Communication and connection are the key and a range of technological mechanisms are relied upon to fulfil this need. Hosting webinars, providing material resources to enable a smoother WFH transition, online learning and development programs, open houses with leaders, regular online lunch and coffee sessions and virtual onboarding sessions through video lectures and e-learning programs are some of the ways in which companies attempt to maintain the human connect through technology. Given the uncertainty and health risks associated with the pandemic, it is also important to develop stringent health protocols at the worksite and encourage vaccination for the health and well-being of the employees. Apart from open, accessible communication channels and meeting health concerns, leadership comes to play an integral role in EE strategy. One of the first steps it must take, according to Cheryll is the transformation of grand business priorities into functional priorities that could help streamline business and employee needs and abilities.
Authentic and Empathetic Managers for strengthening experience:
It is important that performance must not be the key focus when it comes to interacting with employees but rather empathy, the ability to be a good, active listener when it comes to recognising the challenges that employees are met with. One-on-one in-depth discussions are crucial, especially mentor and mentee online interactions. The role of leadership is more significant than ever before as jobs are changing and situations which one never faced before have to be dealt with. There is a need to make sound judgements during times of crisis, even if it falls outside company procedures, to backup these judgements and to be continuously flexible with employees by taking their personal challenges into consideration. Along with soft skills, it is essential that managers and those in leadership positions have high digital literacy, analytical thinking and are data driven in a fast-paced environment.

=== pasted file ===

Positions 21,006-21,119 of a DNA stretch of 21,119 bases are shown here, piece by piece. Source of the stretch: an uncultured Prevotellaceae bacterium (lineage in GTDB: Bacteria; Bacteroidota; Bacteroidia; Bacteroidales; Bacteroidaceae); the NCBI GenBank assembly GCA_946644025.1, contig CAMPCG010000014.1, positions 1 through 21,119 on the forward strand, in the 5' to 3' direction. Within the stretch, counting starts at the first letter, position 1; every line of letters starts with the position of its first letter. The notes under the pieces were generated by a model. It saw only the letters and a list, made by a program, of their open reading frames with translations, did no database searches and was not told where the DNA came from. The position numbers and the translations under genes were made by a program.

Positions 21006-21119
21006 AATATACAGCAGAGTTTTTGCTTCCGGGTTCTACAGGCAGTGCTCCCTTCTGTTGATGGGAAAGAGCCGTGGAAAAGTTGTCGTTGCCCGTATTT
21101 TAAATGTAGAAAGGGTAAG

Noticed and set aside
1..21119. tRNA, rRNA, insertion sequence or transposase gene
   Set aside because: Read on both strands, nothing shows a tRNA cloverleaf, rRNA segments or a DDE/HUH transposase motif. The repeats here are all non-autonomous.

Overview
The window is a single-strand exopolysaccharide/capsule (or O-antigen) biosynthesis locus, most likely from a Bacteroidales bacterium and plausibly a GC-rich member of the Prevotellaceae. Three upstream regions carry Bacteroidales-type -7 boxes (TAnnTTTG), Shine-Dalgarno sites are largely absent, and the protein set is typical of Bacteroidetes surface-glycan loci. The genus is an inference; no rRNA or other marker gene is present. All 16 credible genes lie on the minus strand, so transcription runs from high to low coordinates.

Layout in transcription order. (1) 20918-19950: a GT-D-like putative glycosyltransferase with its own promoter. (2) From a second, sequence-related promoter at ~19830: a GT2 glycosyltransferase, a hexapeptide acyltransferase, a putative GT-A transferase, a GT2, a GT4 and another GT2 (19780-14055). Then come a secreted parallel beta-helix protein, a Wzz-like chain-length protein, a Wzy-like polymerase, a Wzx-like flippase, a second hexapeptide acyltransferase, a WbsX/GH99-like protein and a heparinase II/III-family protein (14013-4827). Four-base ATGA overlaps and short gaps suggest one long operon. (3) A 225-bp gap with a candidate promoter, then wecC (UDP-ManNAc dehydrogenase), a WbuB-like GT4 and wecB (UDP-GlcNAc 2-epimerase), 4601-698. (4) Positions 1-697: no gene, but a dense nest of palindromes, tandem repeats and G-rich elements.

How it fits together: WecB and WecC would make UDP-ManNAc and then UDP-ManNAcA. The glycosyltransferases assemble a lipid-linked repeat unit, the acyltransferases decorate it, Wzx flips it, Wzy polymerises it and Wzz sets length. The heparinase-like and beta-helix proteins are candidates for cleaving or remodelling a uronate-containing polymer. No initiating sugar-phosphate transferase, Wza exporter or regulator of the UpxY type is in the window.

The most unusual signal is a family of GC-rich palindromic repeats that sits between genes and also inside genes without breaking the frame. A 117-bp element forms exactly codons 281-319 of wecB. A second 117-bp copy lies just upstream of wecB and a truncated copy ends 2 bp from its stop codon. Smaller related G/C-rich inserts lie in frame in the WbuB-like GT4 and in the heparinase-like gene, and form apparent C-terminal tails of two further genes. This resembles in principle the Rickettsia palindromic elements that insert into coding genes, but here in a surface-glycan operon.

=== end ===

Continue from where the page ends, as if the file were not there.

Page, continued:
Technological innovations as a key resource:
While Zoom meetings and MS Teams tend to be the norm to continue employee engagement, companies are innovating new strategies to enable smoother onboarding and feedback mechanisms. VNG has introduced a buddy system for fresh hires to aid them in becoming a part of the company wherein one networked person helps them navigate this new arena and assists them in building connections with other members of the company. SM Malls along with a buddy system have also launched the SM Life App to enable contact tracing for the safety of their employees. They have also introduced an idea bank to make employees feel involved and included by using their ideas for the internal development of the company and for catering to the changing needs of the customers. For maintaining positive and timely feedback, an internal customer experience feedback mechanism has been launched to gauge how the workforce are servicing one another.
A final and crucial takeaway from this session is how technology is only one half of the story, what is equally important is how people innovate. And these innovations rest on the recognition of regional trends and challenges, placing importance on the wellbeing and morale of the workforce and how leadership can play a crucial role in not just accelerating the digitalisation of the hybrid workplace but to do so in a smooth fashion by centring the workforce and its needs and capacities.